Throwing to the Cardinals
“Somewhere over the rainbow, skies are blue, and the dreams that you dare to dream really do come true.”
-Wizard of Oz
When I walked onto right field in the middle of the team stretch, the players turned their heads and stared at me. On the baseball field, I am pretty use to being stared at – but not by a whole MLB team. I stood alone, awkwardly watching them stretch, until Bench Coach Joe Pettini came over and saved me. “Want to play catch”, he asked? Settling into the routine of practice, I no longer felt out of place and was excited to be throwing batting practice to the St. Louis Cardinals.
For the first time, I helped with a team’s infield work. I caught for Albert Pujols while he took fungos at 1B. I liked being of use and helping the team. And the fact that I was catching a 3-time National League MVP made my job just that much cooler! Later, I watched Pujols talk to a young fan who was in a wheelchair; Pujols brought the fan closer to home plate so that he could see the action better and meet some of the other Cardinals. During his BP, Pujols was smiling and uttering Spanish phrases between every pitch. On his last swing he predicted in English, “Upper deck.” And the ball seemed to understand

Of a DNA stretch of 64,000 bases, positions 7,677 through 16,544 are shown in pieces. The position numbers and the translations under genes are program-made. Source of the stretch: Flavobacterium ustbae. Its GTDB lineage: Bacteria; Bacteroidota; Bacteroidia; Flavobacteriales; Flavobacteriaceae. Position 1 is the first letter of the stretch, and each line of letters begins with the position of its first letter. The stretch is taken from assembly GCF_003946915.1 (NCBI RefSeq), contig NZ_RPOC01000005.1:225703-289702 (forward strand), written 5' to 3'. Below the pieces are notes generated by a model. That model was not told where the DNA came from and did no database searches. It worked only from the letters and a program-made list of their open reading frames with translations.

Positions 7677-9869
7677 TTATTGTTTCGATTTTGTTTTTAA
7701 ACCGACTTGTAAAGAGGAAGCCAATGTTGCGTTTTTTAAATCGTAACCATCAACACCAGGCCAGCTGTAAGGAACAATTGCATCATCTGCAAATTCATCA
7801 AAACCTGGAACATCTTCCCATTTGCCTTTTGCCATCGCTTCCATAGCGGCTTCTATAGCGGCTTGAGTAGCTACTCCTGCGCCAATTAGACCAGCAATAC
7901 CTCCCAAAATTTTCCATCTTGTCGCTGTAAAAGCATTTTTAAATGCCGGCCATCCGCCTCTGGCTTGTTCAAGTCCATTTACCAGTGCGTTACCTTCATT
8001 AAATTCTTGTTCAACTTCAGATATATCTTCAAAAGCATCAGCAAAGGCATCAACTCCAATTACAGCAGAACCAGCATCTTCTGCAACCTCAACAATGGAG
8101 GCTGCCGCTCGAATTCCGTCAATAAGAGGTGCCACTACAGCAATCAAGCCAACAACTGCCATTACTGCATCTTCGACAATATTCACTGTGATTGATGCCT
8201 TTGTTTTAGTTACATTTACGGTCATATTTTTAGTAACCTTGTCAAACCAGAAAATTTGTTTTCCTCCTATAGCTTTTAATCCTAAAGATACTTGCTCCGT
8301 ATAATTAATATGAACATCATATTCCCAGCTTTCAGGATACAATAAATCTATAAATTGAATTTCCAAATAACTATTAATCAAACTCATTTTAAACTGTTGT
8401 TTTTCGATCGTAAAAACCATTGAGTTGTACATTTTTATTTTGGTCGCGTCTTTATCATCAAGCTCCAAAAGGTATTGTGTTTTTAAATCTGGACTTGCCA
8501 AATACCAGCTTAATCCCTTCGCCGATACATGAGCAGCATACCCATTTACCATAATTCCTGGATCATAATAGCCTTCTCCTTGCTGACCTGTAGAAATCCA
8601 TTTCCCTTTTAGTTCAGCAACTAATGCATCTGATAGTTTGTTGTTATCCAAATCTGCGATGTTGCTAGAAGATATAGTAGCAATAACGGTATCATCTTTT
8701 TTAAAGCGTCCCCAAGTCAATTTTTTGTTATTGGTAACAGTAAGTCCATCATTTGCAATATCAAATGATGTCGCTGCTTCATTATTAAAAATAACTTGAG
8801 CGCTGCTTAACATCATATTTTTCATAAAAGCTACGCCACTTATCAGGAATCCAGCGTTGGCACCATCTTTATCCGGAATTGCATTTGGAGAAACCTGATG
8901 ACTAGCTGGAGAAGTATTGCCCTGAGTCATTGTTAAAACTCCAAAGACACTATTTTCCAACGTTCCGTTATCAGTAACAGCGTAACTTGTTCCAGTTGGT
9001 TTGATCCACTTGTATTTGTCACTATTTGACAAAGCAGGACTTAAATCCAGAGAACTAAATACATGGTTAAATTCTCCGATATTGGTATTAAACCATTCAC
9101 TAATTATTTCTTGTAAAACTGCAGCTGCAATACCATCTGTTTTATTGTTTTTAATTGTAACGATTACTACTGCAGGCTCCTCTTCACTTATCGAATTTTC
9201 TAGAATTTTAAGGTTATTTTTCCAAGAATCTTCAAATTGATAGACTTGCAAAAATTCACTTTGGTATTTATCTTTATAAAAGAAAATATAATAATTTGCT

its own mission because it sailed deep over the centerfield wall.
I threw BP to Skip Schumaker, Ryan Theriot, and David Freese. I threw ok. It was not great. It was not bad. My challenge was that I couldn’t see home plate. The green padding on the L screen was so thick that I could not see around it. I had to throw on muscle memory alone. Meaning, I relied on experience
to know where I had to release the ball – based on my arm slot, hand position, and stride. But I actually never saw home plate. And I didn’t have the time to figure out how I might both throw and see home plate, so I just did the best I could. I think sometimes that’s all we can do – adjust and do our best.
The Cardinals special-ordered my team jersey. “Siegal” was on
the back – right over my number 15. It was awesome! I thought of that name on the back of my jersey as I prepared to throw batting practice. My grandparents were there to watch me throw BP. It was my grandfather who helped ingrain the love of baseball within me; We went to so many Indians’ games together. After I threw BP, I gave him a ball, and he proudly asked me to sign it. And with my autograph, I wrote, “Follow your dreams.”
Bench Coach Pettini was shocked I was paying all of my expenses for my BP journey. It’s been a difficult price to bear but the journey has been worth the trip. And its been a journey filled with humility and honor. After Pettini and I played catch, he admitted, “I don’t think I have ever played catch with a girl before.” And I can’t help but think that with every game of catch, every stare, and with every pitch that is made, we become closer to the realization of baseball as a game for all.